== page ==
Critipeg: The Three Musketeers: Milady

★★★½ out of five

Supplied photo

Every generation gets its Three Musketeers movie. The classic 1844 swashbuckling Alexandre Dumas novel has been adapted dozens of times for the big screen, with each often exemplifying the cinematic trends of their era.

Disney’s 1993 version starring Chris O’Donnell as D’Artagnan was done in the style of Robin Hood: Prince of Thieves (complete with a Bryan Adams power ballad over the end credits). The 2011 version with Logan Lerman’s D’Artagnan aped Pirates of the Caribbean, awash in bad CGI. The newest adaptation of Dumas’ 19th-century telling of a 17th-century story, from director Martin Bourboulon, is a very 21st-century movie, mostly for better and occasionally for worse.

Bourboulon gives Musketeers the Dune treatment and splits it into two parts. Milady is the second. The first, D’Artagnan, is helpfully recapped in the opening minutes of Milady, but anyone interested in part two would do well to watch part one. (It’s currently rentable online for $1.99.)

This is the first French big-screen Musketeers in more than 60 years. It’s shot in France, often in real period locations, giving it a depth and authenticity far beyond 2011’s greenscreen travesty or 1993’s theme-park stunt-show touch.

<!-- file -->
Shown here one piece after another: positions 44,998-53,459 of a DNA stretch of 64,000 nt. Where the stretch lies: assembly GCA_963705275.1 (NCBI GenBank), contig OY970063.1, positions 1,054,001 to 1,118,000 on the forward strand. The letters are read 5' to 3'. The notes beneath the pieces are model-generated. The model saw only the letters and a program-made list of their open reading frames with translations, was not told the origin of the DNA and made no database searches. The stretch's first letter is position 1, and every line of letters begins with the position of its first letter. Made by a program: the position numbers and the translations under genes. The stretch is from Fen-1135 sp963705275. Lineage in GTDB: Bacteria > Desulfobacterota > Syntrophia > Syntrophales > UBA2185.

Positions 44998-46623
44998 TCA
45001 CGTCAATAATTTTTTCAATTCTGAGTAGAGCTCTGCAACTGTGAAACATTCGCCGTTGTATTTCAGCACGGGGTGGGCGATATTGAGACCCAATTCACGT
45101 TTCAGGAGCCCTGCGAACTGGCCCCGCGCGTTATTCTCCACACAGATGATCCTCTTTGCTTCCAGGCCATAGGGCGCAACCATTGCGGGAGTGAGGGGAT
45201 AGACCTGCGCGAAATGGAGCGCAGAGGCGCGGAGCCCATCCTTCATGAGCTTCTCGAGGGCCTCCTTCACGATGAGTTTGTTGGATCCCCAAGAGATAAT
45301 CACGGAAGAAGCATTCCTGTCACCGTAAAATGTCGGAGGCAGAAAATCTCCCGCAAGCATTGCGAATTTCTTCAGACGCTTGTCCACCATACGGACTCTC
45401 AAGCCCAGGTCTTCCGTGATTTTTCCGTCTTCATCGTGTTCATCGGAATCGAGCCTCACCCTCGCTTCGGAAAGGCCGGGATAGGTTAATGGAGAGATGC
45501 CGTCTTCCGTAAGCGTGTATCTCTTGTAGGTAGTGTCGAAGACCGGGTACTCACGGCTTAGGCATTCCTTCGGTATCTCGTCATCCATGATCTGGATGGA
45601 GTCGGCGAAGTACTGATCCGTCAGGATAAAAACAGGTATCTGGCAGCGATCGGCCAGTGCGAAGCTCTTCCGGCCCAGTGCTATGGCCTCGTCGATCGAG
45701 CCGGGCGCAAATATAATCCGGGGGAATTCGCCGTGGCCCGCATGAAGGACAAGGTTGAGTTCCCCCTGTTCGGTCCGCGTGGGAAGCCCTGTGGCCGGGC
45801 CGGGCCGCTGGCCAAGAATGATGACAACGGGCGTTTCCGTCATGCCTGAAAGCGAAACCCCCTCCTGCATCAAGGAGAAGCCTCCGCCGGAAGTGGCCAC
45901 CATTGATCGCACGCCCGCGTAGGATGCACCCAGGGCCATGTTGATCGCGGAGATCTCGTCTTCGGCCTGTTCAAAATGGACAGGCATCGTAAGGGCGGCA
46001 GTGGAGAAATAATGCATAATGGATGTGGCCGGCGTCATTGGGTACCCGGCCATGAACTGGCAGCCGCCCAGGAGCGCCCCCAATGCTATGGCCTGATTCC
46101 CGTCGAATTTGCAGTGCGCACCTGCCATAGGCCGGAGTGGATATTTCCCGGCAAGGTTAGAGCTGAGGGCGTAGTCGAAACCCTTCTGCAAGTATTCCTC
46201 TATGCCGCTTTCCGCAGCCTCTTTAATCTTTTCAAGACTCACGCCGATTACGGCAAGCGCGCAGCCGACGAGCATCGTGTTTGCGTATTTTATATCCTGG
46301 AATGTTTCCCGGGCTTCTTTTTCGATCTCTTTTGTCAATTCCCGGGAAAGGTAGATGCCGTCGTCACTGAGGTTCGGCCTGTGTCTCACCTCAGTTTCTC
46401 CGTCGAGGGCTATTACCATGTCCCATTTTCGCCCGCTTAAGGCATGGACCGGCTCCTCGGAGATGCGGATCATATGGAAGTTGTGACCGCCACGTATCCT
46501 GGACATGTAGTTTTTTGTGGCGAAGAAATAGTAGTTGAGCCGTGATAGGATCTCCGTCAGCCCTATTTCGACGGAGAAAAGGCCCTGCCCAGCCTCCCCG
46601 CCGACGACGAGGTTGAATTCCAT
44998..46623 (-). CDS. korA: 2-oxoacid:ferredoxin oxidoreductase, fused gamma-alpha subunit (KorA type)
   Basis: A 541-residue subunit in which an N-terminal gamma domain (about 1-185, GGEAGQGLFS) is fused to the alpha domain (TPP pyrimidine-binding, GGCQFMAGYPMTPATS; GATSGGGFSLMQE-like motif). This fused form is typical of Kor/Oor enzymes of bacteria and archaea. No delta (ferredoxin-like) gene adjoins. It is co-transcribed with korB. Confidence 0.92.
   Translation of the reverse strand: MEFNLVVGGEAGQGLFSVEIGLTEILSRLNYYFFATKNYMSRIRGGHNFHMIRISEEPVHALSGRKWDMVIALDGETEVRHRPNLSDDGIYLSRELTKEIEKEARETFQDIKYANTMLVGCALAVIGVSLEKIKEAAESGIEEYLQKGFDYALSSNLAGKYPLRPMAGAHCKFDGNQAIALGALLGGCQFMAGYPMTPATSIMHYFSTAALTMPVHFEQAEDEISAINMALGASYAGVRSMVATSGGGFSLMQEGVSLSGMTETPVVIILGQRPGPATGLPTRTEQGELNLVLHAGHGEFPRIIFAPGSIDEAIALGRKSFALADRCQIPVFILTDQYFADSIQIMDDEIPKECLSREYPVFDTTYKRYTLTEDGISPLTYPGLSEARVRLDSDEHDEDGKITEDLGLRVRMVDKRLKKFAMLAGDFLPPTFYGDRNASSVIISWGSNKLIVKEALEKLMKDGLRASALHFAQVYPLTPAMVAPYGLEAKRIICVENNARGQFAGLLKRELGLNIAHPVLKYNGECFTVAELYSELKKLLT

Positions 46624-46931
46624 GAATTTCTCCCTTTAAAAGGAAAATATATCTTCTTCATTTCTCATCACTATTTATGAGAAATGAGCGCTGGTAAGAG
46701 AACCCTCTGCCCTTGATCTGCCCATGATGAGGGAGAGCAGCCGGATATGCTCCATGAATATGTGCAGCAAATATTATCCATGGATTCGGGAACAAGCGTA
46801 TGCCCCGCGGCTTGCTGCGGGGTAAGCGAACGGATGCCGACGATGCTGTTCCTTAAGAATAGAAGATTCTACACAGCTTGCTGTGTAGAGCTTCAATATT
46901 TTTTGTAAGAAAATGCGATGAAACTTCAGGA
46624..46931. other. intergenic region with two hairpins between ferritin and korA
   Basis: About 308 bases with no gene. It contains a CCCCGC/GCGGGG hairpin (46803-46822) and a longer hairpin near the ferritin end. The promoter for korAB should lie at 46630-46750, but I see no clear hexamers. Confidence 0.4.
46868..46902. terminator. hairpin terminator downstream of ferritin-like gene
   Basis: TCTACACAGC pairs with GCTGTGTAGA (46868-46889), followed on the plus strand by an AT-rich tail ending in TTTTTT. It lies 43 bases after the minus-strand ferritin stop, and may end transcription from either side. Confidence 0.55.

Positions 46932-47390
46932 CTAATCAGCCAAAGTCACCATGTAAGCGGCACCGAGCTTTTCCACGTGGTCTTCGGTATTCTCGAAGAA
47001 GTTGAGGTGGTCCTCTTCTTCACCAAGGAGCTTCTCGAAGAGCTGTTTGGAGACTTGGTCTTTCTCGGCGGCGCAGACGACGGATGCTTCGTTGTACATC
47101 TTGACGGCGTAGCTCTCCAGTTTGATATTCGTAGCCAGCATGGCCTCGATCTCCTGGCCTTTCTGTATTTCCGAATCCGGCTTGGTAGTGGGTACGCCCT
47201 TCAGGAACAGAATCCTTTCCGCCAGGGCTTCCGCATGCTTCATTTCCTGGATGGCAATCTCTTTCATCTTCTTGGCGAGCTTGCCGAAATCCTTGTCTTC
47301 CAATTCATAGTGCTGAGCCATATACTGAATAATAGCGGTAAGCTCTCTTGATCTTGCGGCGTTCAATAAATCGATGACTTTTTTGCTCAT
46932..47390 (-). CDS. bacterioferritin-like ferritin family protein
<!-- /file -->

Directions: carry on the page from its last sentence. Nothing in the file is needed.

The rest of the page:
If there’s a modern-day film style that this is drawing on, it’s probably the Dark Knight trilogy. Bourboulon takes a grounded approach to the material, shooting most action scenes in long, continuous handheld takes, often following his heroes through the full geography of the spaces they inhabit. He uses great fight choreography to convey the chaos of combat without ever resorting to lazy shaky-cam confusion.

One way the Dark Knight-style approach falters is in the colour palette. Bourboulon gives in to the 21st-century tendency to film anything set before 1900 in drab, desaturated browns and greys. The signature blue cassocks of the Musketeers aren’t present here, and the flamboyant fashion of 17th-century France is disappointingly muted. Fortunately, Milady has more visual pop than D’Artagnan, with many of its scenes filmed outdoors under clear, sunny skies.

The cast give excellent performances across the board, even if some of the actors are significantly aged up. Vincent Cassel is a fantastic and brooding Athos, but, at 57, he was the right age for this part 20 years ago. François Civil is closer to the right age for Athos, but here he plays D’Artagnan, written by Dumas as a naive babyface. A mid- 30s D’Artagnan comes across less as an inexperienced youth than as being a bit thick.

But still, it all works, particularly with the great supporting players. Louis Garrel and Vicky Krieps bring extra dimension to King Louis XIII and Queen Anne, even if they have less to do in Milady than in D’Artagnan.

Eric Ruf’s turn as Cardinal Richelieu is refreshing, a believable backroom schemer, especially compared to previous takes by Tim Curry and Christoph Waltz, whose respective mustaches were so enthusiastically twirled, it’s impossible to believe they weren’t outed as villains immediately.

Perhaps best of all is Eva Green as the title Milady de Winter. It’s a bit of casting so obviously perfect that it could border on self-parody if Green wasn’t so damn good.

Published in Volume 78, Number 23 of The Uniter (March 28, 2024)

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